How PPW Programs Can Prevent Suicide & Improve Mental Health

How PPW Programs Can Prevent Suicide & Improve Mental Health

Prevention Plus Wellness (PPW) programs are designed to prevent substance use and promote healthy lifestyle behaviors.

In doing so, PPW programs are also uniquely equipped to prevent multiple risk and protective factors associated with suicide and mental health.

Some of the factors addressed in PPW programs include substance use, a known risk factor for suicide and mental health problems, as well as physical activity, healthy eating and sleep, which are increasingly supported by research as protective factors against suicide and mental health issues.

A sample of research supporting the association between both substance use and healthy habits and suicide as well as other mental health problems among youth are presented below.

Substance Use, Suicide & Mental Health

In an important review of research on adolescent substance use and suicidal behavior published in Alcohol Clinical and Experimental Research (2004), studies showed that substance use heightens statistical risk for suicidal behavior in adolescent clinical and community populations:

Also illustrating the connection between substance use and suicide, the US Department of Health and Human Services published an online article titled “Does alcohol and other drug abuse increase the risk for suicide?”

Research presented in this article shows that youth substance use and misuse are risk factors for suicide:

Reducing the risk of substance use, therefore, is a logical strategy in helping also prevent youth suicide.

However, youth substance use impacts more than suicide behavior when it comes to mental health. 

For example, according to the Office of Juvenile Justice and Delinquency Prevention (OJJDP), substance-abusing youth are at higher risk than nonusers for mental health problems, including depression, conduct problems, personality disorders, suicidal thoughts, attempted suicide, and suicide:,%2C%20attempted%20suicide%2C%20and%20suicide.

Healthy Behaviors, Suicide & Mental Health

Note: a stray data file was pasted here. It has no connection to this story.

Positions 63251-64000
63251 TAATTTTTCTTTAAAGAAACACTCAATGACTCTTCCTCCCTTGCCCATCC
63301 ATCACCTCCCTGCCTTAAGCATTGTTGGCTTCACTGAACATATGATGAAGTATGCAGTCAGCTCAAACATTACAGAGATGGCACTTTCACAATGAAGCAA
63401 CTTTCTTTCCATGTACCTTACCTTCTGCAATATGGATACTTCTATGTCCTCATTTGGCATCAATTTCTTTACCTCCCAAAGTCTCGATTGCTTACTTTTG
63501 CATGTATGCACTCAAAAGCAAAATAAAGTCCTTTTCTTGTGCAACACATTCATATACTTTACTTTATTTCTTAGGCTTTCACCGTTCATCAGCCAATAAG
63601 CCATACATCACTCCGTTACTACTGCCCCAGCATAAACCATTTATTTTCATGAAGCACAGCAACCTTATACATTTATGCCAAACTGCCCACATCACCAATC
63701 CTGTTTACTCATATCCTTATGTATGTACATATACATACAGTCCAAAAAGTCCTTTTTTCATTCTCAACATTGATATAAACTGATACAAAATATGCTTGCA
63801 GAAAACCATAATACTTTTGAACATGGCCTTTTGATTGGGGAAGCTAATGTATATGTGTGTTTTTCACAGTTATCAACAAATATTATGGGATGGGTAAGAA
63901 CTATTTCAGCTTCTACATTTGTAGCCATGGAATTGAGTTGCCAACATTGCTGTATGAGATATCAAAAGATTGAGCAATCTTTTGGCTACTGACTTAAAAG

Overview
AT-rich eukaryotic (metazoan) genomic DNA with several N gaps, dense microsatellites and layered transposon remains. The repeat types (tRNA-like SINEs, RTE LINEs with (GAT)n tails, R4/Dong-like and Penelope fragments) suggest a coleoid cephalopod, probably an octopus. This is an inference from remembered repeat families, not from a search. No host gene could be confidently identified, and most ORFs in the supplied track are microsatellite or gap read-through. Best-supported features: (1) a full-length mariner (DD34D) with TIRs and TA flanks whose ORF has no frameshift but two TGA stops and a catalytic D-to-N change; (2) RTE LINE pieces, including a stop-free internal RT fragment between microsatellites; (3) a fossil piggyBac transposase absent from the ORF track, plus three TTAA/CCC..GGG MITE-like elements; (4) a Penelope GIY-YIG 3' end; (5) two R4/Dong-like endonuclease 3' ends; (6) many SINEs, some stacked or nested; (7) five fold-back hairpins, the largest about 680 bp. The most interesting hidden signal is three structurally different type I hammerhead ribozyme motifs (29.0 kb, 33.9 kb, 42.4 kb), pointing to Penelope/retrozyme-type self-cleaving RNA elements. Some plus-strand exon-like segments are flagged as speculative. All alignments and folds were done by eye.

A review of research on physical activity and suicide ideation published in the Journal of Affective Disorders (2018) showed that meeting physical activity guidelines had a significant protective effect against suicide ideation, while not meeting guidelines was associated with increased suicide ideation:

Meanwhile, a study examining breakfast consumption and suicide attempts among adolescents, published in Psychology Research and Behavior Management (2022), reported that adolescents who ate breakfast less than once a week had a stronger association with suicide attempts than the group of youth eating breakfast six or seven times a week:

Yet another review of healthy behavior research, this one examining sleep difficulties and suicidality in youth published in Sleep and Health Disparities (2022), found the data overwhelmingly support an association between suicidality and a range of sleep difficulties (e.g., insomnia, short/long sleep, weekend oversleep), above and beyond depressive symptoms:

Together, these two research reviews and one individual study highlight how healthy habits, namely physical activity, eating breakfast and getting adequate and sound sleep are linked to less risk of suicide among youth.

Other studies show that healthy behaviors also protect against other mental health problems.

A study on adolescent health behaviors and mental health published in the American Journal of Lifestyle Medicine (2021) found that meeting physical activity guidelines, consuming breakfast every day, sleeping at least 8 hours per night, and not smoking and/or consuming alcohol in the past 30 days were independently associated with lower odds of mental health problems.

In addition, for every additional positive health behavior met, there were significantly lower odds of reported mental health problems including self-reported difficulty concentrating, remembering, or making decisions among US adolescents:

Another study on the lifestyle behaviors and mental health of young adolescents published in Pediatrics (2019) found that compared with meeting 1 to 3 health recommendations, meeting 7 to 9 health recommendations was associated with 56% fewer physician visits for mental illness during follow-up.

Also, every additional recommendation met was associated with 15% fewer physician visits for mental illnesses:


The above cited research indicates that both substance use and healthy behaviors can influence suicide and other mental health indicators among young people.

By targeting both the prevention of substance use and the promotion of healthy behaviors, Prevention Plus Wellness programs are a cost-effective strategy for addressing multiple risk and protective factors associated with suicide and mental health of young people.

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